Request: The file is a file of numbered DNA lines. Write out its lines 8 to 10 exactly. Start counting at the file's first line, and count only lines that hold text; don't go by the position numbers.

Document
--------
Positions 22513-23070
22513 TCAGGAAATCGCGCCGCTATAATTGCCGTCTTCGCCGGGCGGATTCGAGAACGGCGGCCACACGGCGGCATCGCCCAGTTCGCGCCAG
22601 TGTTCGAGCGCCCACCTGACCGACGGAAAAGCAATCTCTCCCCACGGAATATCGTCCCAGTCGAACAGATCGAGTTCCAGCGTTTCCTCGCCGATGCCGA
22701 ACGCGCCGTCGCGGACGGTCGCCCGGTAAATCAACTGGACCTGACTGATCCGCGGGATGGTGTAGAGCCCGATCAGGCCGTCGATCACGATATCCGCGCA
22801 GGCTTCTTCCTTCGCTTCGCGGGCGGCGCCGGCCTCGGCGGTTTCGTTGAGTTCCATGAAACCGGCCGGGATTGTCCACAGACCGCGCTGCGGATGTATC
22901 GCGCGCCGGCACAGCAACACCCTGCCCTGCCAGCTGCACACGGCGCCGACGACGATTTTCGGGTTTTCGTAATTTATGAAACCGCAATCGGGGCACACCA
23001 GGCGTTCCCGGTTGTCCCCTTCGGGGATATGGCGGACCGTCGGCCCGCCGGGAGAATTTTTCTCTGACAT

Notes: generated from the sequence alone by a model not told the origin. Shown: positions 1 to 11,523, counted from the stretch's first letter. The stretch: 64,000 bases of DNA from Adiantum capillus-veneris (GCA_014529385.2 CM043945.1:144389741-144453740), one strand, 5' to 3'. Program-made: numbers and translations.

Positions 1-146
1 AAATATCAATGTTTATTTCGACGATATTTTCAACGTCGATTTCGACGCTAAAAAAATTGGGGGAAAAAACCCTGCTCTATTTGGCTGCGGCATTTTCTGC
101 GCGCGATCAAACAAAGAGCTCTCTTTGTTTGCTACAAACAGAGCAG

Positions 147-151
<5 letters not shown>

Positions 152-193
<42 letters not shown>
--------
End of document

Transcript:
Notes: generated from the sequence alone by a model not told the origin. Shown: positions 1 to 11,523, counted from the stretch's first letter. The stretch: 64,000 bases of DNA from Adiantum capillus-veneris (GCA_014529385.2 CM043945.1:144389741-144453740), one strand, 5' to 3'. Program-made: numbers and translations.

Positions 1-146
1 AAATATCAATGTTTATTTCGACGATATTTTCAACGTCGATTTCGACGCTAAAAAAATTGGGGGAAAAAACCCTGCTCTATTTGGCTGCGGCATTTTCTGC